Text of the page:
1999 & 2010 Similarities in USD, Euro

by Ashraf Laidi
May 4, 2010 17:30 | 22 Comments

Starting the month on a high note, the US dollar index could be in for the 6th consecutive monthly gain, which was last seen in Jan-June 1999. Similar to today, 1999 was characterized by contrasting growth prospects between the US and Eurozone as well as escalating doubts with an overvalued euro, high ECB interest rates, and a Germany still reeling from the Asian crisis. (see chart below).

The other 2 striking similarities are the outperformance of US equities relative to their European counterparts as well as the anticipated Fed tightening to occur before that of the ECB. In 1999, the ECB was forced to cut rates in April, followed by a Fed rate hike 2 months later. Today, the Fed is signalling policy normalization (looking to sell assets, raise discount rate, concluded asset purchases), in contrast to the ECB, whose decision to suspend minimum credit rating requirements for Greek govt debt used in ECB liquidity operations comprises a de facto easing.

Click To Enlarge
1999 & 2010 Similarities in USD, Euro - Usdxmay4th (Chart 1)

On the equity side, S&P500 and Dow-30 are +7.8% and +6.9% respectively, while the Dax-30, CAC-40, FTSE-100 and MSCI-Euro are all in the red at -5.2%, -1.11% and -4.8% respectively. These losses would be exacerbated by at least 4 percentage points if the USD returns were used instead of local currency returns.

USDX Focus Considering our expectations for $1.30 EURUSD before quarter-end (this has been our position since February and $1.27 ) before end of Q3, USDX carries momentum to make it past the 84 figue. That is especially given robust momentum in USDJPY, which is seen testing 97 along the same period. If the USD index sticks to its historical inability to rise for 7 straight months, it would mean that June could be a down month.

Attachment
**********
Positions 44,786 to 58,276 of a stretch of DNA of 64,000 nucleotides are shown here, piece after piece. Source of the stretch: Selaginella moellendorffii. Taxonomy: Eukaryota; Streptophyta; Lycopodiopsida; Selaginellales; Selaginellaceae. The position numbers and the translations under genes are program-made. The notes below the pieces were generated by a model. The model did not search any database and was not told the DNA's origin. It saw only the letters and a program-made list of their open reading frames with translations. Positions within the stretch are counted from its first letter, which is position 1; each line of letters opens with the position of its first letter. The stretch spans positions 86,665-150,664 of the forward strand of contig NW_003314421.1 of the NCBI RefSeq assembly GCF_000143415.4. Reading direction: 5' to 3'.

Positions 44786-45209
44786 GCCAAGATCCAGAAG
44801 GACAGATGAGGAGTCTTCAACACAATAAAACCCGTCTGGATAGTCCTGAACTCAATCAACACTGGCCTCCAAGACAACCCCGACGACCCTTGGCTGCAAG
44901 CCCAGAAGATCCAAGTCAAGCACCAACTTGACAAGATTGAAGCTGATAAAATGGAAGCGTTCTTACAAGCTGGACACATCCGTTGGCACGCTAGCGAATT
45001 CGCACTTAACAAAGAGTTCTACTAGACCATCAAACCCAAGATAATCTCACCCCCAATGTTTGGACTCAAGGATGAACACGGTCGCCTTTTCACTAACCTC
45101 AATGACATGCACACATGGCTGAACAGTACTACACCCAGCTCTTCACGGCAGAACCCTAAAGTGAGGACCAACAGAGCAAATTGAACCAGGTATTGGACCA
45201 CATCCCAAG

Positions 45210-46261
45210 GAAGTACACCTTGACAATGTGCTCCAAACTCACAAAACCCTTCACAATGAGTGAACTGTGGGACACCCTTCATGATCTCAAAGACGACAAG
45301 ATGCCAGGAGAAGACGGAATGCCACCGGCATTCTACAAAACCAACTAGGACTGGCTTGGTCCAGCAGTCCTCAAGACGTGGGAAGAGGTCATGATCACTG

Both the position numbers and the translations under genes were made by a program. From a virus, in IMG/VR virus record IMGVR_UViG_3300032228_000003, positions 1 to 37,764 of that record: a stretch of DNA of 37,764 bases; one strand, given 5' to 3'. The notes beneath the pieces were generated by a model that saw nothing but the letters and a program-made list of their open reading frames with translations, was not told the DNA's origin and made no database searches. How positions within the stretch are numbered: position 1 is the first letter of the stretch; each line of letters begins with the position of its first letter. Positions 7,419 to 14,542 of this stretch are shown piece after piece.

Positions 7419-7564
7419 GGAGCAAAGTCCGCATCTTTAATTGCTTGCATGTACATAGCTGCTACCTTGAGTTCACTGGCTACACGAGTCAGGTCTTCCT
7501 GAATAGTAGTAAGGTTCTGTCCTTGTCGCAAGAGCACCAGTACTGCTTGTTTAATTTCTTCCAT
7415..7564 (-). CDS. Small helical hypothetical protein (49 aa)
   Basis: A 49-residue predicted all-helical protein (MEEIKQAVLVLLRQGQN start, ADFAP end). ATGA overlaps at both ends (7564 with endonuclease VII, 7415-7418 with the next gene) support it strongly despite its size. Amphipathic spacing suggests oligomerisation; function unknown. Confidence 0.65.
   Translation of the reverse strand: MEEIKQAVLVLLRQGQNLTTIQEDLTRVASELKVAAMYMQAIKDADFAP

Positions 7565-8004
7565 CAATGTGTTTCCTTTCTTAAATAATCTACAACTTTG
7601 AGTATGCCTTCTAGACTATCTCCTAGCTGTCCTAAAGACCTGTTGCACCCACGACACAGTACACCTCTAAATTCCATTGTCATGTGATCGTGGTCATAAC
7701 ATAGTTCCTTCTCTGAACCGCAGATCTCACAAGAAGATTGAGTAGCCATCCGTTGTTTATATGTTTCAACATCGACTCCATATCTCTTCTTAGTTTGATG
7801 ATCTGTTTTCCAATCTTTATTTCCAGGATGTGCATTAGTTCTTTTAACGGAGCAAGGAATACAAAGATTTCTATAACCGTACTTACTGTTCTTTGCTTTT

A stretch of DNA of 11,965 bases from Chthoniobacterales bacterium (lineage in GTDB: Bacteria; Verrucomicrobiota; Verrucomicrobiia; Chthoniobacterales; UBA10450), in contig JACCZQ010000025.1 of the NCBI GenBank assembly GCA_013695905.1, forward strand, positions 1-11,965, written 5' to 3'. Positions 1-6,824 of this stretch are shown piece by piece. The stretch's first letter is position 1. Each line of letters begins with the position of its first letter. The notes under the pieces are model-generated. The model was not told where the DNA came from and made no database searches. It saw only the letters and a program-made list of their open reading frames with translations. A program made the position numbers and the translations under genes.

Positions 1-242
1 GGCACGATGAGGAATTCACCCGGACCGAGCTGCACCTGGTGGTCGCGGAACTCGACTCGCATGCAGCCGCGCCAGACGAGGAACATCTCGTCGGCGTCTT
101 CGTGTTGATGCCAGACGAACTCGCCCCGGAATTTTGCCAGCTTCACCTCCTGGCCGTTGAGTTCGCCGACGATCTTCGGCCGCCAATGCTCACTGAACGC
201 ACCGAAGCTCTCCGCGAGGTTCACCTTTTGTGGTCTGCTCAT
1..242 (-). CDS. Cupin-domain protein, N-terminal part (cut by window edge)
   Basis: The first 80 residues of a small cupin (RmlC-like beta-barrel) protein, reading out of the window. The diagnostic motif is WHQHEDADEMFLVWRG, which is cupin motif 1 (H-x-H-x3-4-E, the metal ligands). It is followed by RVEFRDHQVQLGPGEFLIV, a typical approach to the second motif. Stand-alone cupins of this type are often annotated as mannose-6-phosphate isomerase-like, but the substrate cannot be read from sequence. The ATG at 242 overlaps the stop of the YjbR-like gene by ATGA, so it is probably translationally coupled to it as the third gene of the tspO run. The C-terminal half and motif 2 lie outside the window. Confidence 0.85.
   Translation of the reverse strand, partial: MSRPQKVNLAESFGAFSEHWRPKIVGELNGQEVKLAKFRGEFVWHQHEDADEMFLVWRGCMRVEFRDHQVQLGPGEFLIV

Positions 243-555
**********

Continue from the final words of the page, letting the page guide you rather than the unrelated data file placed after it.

Super Thursday: ECB Decision/Press Conference & UK Elections

Neither the highest manufacturing UK PMI in 14 years, nor diminishing chances of a hung parliament to the favour of a Tory majority are sufficient to boost the pound against USD. Those planning to trade GBP around Thursdays elections are cautioned that Thursday will be driven by the much anticipated ECB press conference, where JC Trichet will have to explain the controversial decision to abolish minimum credit rating requirements for Greek govt. debt used in ECB operations. There is even talk of a surprise decision by the ECB to purchase bonds, in which case will magnify the contrasting policy directive between the US and ECB.

As the early exit polls will be released after 21:00 GMT Thursday, this means FX activity in GBP will escalate after NY Thursday close and into Friday Asian trade. The usual calm before the Friday Non-Farm Payrolls storm may not take place partly due to the volatility and recurring rumours on the election outcome. As it stands, chances of a hung parliament have fallen to 52% from the 62% reported 2 weeks ago by Betfair.com. Such an outcome is suggested by a Tory majority, which should be a definite positive for GBP. But the question remains: How early in the day will such an outcome be revealed? Thats what readers of this website and my followers on twitter will be getting on an continuous intra-day basis. http://twitter.com/alaidiGBPUSD bearishness must close below the $1.5120 support in order for any realistic chances to break into the $1.50 figure. Any election-driven upside surprise could see gains limited at $1.5380, but $1.55 remains a stubborn obstacle, drawing fresh offers back into $1.5070. In the event that neither major party succeeds in winning majority (hung parliament), fresh losses could drag GBPUSD towards $1.47 into the following week, especially if such an outcome proves to be a close call.